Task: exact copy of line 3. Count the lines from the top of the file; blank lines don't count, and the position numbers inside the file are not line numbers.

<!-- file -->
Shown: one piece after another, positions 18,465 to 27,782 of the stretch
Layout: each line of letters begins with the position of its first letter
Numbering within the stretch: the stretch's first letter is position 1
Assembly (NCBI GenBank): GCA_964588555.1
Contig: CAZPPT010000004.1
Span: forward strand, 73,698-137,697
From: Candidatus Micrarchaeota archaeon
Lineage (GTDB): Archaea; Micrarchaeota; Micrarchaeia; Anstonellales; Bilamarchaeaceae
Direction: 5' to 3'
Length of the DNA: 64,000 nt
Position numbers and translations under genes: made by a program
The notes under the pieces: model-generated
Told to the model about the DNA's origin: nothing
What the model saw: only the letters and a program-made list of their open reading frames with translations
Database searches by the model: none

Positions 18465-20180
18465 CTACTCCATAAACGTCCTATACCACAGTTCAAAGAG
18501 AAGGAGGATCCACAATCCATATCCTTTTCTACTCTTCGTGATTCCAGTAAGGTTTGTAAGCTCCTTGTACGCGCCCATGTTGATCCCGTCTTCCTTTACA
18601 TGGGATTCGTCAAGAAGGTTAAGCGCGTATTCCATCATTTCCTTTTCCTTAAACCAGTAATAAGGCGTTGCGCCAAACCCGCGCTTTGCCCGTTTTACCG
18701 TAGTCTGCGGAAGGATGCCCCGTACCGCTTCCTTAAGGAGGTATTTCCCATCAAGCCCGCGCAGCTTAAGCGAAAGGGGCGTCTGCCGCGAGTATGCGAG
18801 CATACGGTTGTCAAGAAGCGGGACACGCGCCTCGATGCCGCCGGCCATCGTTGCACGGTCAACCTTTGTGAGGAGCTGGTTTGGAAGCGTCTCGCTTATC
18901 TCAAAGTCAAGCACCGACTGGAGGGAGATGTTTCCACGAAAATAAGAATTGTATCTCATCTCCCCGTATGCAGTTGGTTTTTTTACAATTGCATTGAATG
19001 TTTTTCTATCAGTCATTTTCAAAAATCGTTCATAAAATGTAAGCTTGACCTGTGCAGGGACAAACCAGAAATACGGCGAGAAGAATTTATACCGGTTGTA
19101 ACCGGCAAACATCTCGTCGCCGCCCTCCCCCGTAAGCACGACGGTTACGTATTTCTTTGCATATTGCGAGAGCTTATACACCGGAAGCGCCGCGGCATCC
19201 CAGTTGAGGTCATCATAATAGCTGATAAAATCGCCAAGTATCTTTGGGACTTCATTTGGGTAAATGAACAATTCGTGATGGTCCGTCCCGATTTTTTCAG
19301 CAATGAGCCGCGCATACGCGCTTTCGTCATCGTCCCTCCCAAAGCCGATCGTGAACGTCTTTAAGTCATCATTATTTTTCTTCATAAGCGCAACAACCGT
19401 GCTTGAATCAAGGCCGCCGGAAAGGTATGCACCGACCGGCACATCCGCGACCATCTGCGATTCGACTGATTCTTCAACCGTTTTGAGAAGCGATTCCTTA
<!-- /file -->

Numbering within the stretch: the stretch's first letter is position 1